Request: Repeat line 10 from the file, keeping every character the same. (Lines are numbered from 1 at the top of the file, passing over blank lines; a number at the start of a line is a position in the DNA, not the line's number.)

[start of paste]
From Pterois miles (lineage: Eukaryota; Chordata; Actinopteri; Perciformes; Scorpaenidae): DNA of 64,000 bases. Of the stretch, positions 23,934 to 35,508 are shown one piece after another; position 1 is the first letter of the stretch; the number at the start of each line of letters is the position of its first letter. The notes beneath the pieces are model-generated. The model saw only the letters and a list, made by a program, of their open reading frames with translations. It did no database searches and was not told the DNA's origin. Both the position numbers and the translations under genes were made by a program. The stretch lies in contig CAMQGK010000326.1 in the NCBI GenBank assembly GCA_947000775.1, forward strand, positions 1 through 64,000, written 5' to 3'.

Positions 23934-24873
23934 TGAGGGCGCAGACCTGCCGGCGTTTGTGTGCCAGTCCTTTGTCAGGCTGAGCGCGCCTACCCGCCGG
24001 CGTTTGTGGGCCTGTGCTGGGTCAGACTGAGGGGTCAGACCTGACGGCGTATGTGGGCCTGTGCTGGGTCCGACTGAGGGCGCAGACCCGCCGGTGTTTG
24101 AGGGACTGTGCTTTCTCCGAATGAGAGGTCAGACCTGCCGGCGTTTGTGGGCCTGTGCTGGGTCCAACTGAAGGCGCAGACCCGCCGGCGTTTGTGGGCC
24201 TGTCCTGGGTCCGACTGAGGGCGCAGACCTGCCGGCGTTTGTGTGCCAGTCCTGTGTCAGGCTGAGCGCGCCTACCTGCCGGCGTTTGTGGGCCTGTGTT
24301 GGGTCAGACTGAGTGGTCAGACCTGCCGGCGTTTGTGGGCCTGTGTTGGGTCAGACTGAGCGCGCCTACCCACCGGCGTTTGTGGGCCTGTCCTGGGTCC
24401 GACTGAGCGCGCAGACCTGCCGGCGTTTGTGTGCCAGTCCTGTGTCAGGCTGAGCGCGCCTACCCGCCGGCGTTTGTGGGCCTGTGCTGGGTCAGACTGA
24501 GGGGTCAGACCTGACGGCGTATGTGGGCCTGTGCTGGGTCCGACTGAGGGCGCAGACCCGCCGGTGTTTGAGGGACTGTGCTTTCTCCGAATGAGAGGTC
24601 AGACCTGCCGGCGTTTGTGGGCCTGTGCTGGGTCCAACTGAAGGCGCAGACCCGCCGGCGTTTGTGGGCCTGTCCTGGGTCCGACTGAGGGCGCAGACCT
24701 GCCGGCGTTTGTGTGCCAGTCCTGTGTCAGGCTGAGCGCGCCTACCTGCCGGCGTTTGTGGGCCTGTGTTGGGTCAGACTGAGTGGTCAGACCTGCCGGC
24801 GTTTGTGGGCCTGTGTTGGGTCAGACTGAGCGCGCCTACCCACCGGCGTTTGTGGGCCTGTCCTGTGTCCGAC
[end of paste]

24601 AGACCTGCCGGCGTTTGTGGGCCTGTGCTGGGTCCAACTGAAGGCGCAGACCCGCCGGCGTTTGTGGGCCTGTCCTGGGTCCGACTGAGGGCGCAGACCT